Cincinnati toxic tort attorney and Ohio product liability lawyer reviewing 3M firefighting foam cancer lawsuits for injured plaintiffs nationwide. Veterans and civilians at military bases may have been injured by toxic exposure
Veterans, civilian workers and residents living near military bases have filed 3M firefighting foam cancer lawsuits after suffering from various cancers and disorders allegedly due to toxic chemical exposure. Plaintiffs have filed claims against the federal government and chemical manufacturers, saying they were responsible for warning about potential exposure risks and preventing injury and illness.
Class action 3M firefighting foam cancer lawsuits have been filed with product liability and toxic tort attorneys arguing that the Aqueous Film-Forming Foams (AFFF) firefighting foam used on many military and air force bases contained perfluorooctanoic acid (PFOA) and perfluorooctane sulfonate (PFOS), chemicals linked to groundwater contamination, cancer and other health problems. Product liability, environmental damage and personal injury claims have been filed against:
The EPA has classified PFOS and PFOA, the chemicals in the foam products as “emerging contaminants”—chemicals with a potential, or real threat to human health or the environment. In 2016, the EPA established a “Lifetime Health Advisory,” setting a recommended lifetime exposure to PFOA and PFOS in drinking water.
Even is the 3M firefighting foam was made to military specification, it still had a duty to warn consumers and end users of known risks and prevented likely chemical exposure. Product liability claims are forthcoming. But the current litigation against the government is more difficult because of governmental immunity. Affected residents and 3M firefighting foam cancer lawsuits are pushing harder against the manufacturers, who appear legally and ethically culpable.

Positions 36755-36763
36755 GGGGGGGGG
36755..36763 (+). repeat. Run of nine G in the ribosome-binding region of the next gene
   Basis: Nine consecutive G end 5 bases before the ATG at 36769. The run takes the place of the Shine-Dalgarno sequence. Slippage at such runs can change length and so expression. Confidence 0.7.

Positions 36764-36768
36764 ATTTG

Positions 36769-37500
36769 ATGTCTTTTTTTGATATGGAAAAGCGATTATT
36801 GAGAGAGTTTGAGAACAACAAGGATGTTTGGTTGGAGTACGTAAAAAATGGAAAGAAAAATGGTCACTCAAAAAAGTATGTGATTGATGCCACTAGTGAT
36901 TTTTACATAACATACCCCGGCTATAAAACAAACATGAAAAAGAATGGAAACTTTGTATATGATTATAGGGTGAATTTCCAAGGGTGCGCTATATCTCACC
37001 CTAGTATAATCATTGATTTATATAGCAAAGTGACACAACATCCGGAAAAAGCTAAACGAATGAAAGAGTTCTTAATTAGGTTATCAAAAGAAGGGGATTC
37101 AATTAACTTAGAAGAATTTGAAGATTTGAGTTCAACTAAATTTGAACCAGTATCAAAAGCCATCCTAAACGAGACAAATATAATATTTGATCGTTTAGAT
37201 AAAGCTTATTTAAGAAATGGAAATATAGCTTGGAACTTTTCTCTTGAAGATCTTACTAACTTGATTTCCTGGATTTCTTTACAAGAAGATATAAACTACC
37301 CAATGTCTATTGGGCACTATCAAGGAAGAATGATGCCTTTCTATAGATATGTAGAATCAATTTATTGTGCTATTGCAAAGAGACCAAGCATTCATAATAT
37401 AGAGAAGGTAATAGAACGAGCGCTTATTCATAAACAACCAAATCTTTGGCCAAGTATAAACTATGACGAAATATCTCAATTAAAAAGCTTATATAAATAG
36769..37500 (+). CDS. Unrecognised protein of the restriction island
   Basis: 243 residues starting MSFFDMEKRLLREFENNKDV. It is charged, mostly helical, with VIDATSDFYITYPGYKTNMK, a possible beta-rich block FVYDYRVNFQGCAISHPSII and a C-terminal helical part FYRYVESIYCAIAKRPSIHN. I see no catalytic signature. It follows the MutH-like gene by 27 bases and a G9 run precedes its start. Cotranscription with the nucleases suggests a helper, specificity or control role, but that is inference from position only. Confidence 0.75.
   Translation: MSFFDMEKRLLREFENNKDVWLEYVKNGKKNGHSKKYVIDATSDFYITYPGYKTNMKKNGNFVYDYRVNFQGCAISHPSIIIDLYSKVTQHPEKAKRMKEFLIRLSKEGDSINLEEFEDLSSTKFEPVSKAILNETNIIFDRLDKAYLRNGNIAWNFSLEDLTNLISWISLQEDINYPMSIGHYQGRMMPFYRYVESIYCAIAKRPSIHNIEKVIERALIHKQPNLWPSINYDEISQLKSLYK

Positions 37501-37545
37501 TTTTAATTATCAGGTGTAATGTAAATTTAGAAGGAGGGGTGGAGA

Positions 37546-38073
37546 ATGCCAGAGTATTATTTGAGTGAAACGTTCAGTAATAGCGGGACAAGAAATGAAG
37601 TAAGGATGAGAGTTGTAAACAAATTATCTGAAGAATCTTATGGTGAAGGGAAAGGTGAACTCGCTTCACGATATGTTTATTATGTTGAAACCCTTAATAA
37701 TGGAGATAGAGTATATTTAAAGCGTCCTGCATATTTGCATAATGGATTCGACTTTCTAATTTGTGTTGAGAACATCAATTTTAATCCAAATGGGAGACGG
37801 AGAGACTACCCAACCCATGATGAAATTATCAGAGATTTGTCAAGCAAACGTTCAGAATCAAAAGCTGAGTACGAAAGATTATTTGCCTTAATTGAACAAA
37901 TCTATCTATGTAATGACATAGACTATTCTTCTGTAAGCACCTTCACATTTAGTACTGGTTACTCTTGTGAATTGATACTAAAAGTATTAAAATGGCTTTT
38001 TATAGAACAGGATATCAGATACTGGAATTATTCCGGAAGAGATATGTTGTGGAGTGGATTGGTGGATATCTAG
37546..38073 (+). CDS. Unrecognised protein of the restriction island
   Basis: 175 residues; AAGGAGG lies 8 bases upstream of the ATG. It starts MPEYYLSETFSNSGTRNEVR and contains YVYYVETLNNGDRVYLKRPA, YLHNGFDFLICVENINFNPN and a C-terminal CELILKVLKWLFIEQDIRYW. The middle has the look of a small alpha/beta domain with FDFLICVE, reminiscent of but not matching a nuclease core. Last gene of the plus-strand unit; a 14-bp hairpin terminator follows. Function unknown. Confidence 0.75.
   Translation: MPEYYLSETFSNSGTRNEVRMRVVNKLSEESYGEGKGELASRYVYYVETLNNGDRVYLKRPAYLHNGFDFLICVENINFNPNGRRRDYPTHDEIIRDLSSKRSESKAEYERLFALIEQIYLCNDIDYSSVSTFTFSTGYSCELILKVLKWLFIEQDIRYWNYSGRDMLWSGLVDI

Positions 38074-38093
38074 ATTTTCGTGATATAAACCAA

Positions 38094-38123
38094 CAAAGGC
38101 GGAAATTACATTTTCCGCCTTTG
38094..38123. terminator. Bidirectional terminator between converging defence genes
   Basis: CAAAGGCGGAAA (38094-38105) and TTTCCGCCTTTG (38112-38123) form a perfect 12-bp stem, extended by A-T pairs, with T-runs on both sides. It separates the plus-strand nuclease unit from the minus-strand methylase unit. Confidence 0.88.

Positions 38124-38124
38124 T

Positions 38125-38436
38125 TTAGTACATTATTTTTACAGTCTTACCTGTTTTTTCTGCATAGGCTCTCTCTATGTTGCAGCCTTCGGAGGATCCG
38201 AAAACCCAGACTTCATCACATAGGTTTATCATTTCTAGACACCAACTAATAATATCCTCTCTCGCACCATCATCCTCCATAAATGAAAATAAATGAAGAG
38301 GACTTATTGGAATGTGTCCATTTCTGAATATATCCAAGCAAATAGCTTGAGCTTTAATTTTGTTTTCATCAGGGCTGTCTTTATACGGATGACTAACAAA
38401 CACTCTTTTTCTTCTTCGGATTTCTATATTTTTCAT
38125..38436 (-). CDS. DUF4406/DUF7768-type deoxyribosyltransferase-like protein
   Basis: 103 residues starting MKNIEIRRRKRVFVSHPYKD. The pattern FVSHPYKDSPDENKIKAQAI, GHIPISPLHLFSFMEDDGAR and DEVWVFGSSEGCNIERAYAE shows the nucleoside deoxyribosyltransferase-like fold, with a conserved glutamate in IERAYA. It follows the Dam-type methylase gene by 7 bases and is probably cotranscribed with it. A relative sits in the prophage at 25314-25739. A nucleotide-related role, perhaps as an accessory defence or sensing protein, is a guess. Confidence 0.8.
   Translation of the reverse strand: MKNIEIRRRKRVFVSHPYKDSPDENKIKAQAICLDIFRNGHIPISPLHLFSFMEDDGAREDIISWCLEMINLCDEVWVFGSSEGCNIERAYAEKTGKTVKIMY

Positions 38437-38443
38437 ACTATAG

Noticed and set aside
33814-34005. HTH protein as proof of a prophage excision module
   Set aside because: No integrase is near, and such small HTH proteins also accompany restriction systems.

Joe Lyon is a highly-rated Cincinnati toxic tort attorney and Ohio product liability lawyer reviewing 3M firefighting foam cancer lawsuits for injured plaintiffs nationwide.
Veterans of military bases, Air Force bases and residents living nearby contaminated sites may have a legal claim against the government or manufacturer of a harmful product. Class action suits are pending alleging personal injuries and property damage. Affected individuals and families may have spent time in or around the following areas:
If you or a a loved one has suffered following toxic chemical exposure and have questions about the legal remedies available to improve quality of life and medical care in Ohio, contact The Lyon Firm at (800) 513-2403. You will speak directly with Mr. Lyon, and he will help you answer these critical questions regarding 3M firefighting foam cancer lawsuits.